Summary and book reviews of 3001 by Arthur Clarke

3001

The Final Odyssey

by Arthur C. Clarke

3001
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  • First Published:
    Mar 1997, 352 pages
    Paperback:
    Mar 1998, 274 pages

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Book Summary

Now Poole has returned to life, awakening in a world far different from the one he left behind - and just as the Monolith may be stirring once again

One thousand years after the Jupiter mission to explore the mysterious Monolith had been destroyed, after Dave Bowman was transformed into the Star Child, Frank Poole drifted in space, frozen and forgotten, leaving the supercomputer HAL inoperable. But now Poole has returned to life, awakening in a world far different from the one he left behind--and just as the Monolith may be stirring once again. . .

Chapter 1: Comet Cowboy

Captain Dimitri Chandler [M2973.04.21/93.106//Mars//SpaceAcad3005//*//]--or "Dim" to his very best friends--was understandably annoyed. The message from Earth had taken six hours to reach the spacetug Goliath, here beyond the orbit of Neptune; if it had arrived ten minutes later he could have answered "Sorry--can't leave now--we've just started to deploy the sun-screen."

The excuse would have been perfectly valid: wrapping a comet's core in a sheet of reflective film only a few molecules thick, but kilometers on a side, was not the sort of job you could abandon while it was half-completed.

Still, it would be a good idea to obey this ridiculous request: he was already in disfavor sunwards, through no fault of his own. Collecting ice from the rings of Saturn and nudging it towards Venus and Mercury, where it was really needed, had started back in the 2700's--three centuries ago. Captain Chandler had never been able to see any real ...

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Reviews

Media Reviews

USA Today

Science-fiction master Arthur C. Clarke has taken generations of readers to the far and lonely reaches of the universe.

Business Week

3001 The Final Odyssey has an eerie and compelling plausibility.

Rocky Mountain News

A satisfying conclusion to the series . . . It is tightly constructed and stands well in its own right.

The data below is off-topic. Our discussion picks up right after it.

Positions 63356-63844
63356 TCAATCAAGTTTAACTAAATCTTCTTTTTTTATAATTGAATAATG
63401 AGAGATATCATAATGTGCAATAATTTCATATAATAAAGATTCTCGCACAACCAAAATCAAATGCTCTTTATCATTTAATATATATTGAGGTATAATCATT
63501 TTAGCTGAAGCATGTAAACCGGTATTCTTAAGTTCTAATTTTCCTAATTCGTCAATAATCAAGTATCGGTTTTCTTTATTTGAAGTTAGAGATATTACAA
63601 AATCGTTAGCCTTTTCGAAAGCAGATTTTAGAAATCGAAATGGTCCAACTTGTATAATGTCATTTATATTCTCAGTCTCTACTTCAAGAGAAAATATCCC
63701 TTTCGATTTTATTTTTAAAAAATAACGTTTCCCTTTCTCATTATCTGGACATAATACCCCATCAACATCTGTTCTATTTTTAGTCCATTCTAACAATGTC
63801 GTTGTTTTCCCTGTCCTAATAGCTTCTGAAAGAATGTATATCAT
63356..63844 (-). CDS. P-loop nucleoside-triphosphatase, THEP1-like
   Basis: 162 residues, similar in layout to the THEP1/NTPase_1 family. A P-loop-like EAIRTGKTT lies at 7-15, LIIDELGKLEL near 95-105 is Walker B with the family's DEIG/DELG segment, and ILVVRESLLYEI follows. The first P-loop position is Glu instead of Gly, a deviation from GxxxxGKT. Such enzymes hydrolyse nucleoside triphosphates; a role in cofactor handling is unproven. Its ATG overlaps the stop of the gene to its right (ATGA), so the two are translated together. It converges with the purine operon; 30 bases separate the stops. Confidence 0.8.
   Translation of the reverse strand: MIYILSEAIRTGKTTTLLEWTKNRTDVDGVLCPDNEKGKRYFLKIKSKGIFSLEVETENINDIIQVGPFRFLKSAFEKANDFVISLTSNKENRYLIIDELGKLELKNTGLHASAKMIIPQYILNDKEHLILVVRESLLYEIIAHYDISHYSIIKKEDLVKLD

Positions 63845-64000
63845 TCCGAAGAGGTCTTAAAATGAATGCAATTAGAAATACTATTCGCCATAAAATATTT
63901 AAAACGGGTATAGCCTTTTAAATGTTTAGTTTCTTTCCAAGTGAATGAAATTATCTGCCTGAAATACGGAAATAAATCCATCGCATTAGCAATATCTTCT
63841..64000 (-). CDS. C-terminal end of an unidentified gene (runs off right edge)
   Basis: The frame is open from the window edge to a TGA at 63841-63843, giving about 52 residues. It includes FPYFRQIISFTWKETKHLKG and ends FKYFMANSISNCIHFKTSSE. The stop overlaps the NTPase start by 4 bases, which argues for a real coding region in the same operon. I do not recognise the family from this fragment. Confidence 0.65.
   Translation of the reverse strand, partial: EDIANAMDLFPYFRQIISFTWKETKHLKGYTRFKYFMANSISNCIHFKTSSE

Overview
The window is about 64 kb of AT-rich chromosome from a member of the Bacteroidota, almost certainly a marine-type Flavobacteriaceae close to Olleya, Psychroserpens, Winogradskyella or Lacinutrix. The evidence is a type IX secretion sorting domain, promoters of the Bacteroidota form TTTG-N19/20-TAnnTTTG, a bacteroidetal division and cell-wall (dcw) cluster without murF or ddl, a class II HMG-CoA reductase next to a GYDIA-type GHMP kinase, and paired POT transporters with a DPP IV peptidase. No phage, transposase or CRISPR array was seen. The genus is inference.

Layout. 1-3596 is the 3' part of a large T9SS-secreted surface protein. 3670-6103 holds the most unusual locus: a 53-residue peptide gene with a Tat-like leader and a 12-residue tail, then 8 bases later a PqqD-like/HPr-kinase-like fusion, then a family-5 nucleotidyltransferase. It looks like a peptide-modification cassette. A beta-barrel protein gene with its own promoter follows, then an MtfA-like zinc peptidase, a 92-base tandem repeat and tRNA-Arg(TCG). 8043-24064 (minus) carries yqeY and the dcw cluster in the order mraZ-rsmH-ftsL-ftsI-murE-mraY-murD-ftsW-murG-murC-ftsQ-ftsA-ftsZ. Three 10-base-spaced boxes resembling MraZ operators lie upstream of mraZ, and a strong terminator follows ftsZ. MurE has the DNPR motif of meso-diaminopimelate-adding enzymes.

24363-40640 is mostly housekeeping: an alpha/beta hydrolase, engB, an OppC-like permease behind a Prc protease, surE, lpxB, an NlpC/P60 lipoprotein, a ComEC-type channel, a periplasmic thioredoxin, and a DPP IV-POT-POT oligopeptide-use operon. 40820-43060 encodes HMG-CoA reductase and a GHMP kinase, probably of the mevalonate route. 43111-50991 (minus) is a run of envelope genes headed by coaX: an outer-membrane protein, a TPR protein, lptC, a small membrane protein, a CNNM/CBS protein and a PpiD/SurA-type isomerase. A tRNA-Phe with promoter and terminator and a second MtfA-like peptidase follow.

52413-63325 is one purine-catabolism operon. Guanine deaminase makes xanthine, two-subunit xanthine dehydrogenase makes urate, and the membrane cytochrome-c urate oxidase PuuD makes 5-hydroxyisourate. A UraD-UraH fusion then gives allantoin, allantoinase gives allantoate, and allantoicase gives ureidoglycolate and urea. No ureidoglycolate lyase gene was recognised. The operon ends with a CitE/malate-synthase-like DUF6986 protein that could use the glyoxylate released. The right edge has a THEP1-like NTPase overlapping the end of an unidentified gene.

San Diego Union-Tribune

3001 is interesting and enjoyable, worth the price and worth the wait.

The New York Times Book Review

Marvels aplenty.

Newsweek

A fascinating picture of our future cities atop needlelike towers that extend into space, the colonization of Venus, the pacification of humanity, and the abolition of religion.

Author Blurb Roger Ebert
Clarke's agile imagination stretches our notions of how things can be, should be, and might be in man's unfolding destiny. The novel is a torrent of challenging ideas.

Author Blurb Buzz Aldrin
From the moment I picked it up, I couldn't put it down. 3001 The Final Odyssey is a tour de force that finally answers the questions that sparked the imaginations of an entire generation.

Author Blurb Larry Collins
Arthur C. Clarke's 3001 The Final Odyssey is witty, provocative and scary, a triumphant reaffirmation of his position as the dean of science fiction writing.

Reader Reviews

rob

well i thought it was good book to read. i only read 2061 and 3001 but i saw the movies 2001 and 2010. thats it from me.

José F. Barral

The publication of Arthur C. Clarke's 3001: The Final Odyssey marks not only the 1997 "birthday" of HAL the computer (as given in the novel 2001, though the film had it five years earlier). It is also Clarke's eightieth year and his ...   Read More

Michael Hickerson

File under: beating a dead horse.

Arthur C. Clarke returns to the saga he created in 2001 and continued in 2010 and 2063 with this entry in the series, that is a disappointment in so many ways. Frank Poole is revived in the year 3001 (yes, that ...   Read More

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